Left Without a Choice describes how government restrictions and discriminatory traditions threaten the lives of many Indonesian women and girls by putting reproductive health services out of their reach.
Amnesty International’s research shows discriminatory practices and problematic laws are prohibiting access to contraception for unmarried women and girls, and endorsing marriage for girls younger than 16. The law requires a woman to get her husband’s consent to access certain contraception methods, or an abortion even in the event that her life is at risk. Amnesty International also found that health workers frequently deny the full range of legally available contraceptive services to unmarried women and also to childless married women.
Salil Shetty, Amnesty International’s Secretary General, said:
“Restrictions on sexual and reproductive rights are placing severe and potentially deadly obstacles in the way many women and girls can access reproductive health information and services.
“Indonesia must do more to ensure that old stereotypes and mindsets are replaced with a more forward-looking recognition of the problems and needs facing their wives, sisters and daughters.”
Interviews with Indonesian women and girls, as well as health workers, highlighted how restrictions increase unwanted pregnancies and force many women and girls to marry young, drop out of school, or seek an illegal abortion. An estimated two million abortions are performed in Indonesia every year, many of them in unsafe conditions.
Indonesia’s Maternal Mortality Ratio (MMR) is amongst the highest in the East-Asia Pacific region.
At 228 per 100,000 live births, Indonesia’s MMR is overall at least four times higher than in neighbouring countries, such as China (56), Malaysia (41) and Thailand (44).
According to official government figures, unsafe abortions are responsible for between five and 11 per cent of maternal deaths in Indonesia.
A woman or girl seeking an abortion (the legal age for criminal responsibility in Indonesia is eight), or a health worker providing one, may be sentenced to up to four and 10 years’ imprisonment respectively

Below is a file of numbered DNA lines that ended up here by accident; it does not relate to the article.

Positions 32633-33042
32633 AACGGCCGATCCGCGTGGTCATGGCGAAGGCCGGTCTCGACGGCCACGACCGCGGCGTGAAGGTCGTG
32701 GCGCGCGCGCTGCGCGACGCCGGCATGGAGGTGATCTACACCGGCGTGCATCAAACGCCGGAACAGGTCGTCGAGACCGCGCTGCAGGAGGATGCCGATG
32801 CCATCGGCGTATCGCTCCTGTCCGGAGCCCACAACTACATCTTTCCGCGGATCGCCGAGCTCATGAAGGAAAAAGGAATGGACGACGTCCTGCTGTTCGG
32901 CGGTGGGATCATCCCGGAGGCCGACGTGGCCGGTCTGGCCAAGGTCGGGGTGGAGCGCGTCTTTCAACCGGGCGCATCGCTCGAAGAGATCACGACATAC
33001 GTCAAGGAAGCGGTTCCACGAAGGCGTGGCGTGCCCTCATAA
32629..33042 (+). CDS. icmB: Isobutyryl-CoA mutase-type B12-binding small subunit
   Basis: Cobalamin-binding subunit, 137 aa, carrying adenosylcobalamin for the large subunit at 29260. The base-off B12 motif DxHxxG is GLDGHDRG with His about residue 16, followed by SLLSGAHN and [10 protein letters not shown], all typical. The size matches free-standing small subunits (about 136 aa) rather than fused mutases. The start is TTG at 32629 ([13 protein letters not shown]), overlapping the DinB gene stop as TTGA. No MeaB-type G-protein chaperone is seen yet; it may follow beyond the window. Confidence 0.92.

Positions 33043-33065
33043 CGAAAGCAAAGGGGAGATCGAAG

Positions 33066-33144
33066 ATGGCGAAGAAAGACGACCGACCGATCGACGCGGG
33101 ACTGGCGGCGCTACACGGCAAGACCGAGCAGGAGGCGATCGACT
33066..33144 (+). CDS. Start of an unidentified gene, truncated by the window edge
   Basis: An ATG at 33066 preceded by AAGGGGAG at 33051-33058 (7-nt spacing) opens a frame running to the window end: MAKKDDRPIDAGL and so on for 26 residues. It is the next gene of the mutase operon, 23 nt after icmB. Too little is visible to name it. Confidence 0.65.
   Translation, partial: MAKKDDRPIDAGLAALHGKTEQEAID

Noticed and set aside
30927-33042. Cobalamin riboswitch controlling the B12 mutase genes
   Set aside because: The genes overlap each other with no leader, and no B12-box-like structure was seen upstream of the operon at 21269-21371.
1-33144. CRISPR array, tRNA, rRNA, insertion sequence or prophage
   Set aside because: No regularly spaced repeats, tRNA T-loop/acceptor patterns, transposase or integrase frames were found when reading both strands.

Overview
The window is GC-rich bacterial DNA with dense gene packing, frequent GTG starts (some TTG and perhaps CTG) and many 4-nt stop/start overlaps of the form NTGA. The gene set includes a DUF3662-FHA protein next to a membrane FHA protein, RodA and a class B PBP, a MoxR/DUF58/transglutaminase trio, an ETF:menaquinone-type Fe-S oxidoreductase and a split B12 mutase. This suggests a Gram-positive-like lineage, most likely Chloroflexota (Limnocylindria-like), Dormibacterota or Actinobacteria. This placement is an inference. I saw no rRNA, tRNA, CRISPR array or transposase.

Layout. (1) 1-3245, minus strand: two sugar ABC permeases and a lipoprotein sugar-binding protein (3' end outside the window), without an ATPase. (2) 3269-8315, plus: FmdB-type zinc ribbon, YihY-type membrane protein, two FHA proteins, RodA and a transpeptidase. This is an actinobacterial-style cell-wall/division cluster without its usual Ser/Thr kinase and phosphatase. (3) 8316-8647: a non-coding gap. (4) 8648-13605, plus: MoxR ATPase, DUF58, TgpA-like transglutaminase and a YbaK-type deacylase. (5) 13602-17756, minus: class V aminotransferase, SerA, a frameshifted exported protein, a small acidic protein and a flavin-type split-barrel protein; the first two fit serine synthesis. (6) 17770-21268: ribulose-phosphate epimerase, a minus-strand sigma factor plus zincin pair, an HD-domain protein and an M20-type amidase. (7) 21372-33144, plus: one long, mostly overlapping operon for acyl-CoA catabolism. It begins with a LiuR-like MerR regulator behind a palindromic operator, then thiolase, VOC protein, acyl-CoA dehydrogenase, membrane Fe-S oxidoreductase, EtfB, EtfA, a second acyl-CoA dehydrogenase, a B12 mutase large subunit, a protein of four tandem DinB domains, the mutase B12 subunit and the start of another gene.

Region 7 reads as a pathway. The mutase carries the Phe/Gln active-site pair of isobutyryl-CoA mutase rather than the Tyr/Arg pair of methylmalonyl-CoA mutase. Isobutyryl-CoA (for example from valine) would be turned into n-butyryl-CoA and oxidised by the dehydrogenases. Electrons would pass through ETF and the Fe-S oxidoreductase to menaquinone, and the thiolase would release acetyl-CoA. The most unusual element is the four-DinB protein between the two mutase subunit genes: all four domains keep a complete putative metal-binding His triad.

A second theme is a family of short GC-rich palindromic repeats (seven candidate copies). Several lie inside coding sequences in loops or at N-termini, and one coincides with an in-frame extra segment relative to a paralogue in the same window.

Domestic violence in Indonesia is a serious problem. In 2010, Indonesia’s National Commission on Violence against Women reported a 263 per cent increase in the number of reported cases (143,586 cases) of violence against women compared with the previous year (54,425 cases).
Part of a longer article at http://www.amnesty.org.uk/news_details.asp?NewsID=19068
See also: Abortion is about balancing rights – religious medics don’t get the final say
The religious rights of a small group of medical professionals do not trump those held by the remainder of the citizenry
Prime Minister Silvio Berlusconi unveiled measures targeting immigrants and prostitutes last week, drawing derision from the Italian opposition who want him to resign in a scandal involving teenage girls at his villa.
A decree passed by his cabinet allows authorities to deport citizens of other EU states after 90 days if they do not meet conditions such as having a suitable income and an address.
The move will extend a crackdown on Roma people, which has been criticised by rights groups as discriminatory, and follows similar moves in France earlier this year when dozens of Roma were put on flights to Romania.
The new measures will also allow police to expel any immigrant working as a prostitute on the street but not affect prostitutes working indoors.
Berlusconi is at the centre of a scandal involving an 18-year-old Moroccan runaway named Ruby. Ruby has said she was paid 7,000 euros ($9,900) after she attended a party at Berlusconi’s private villa near Milan when she was 17 years old.
Ruby has denied having sex with Berlusconi and said she had told him she was 24 years old.
His wife filed for divorce last year, accusing him of associating with minors.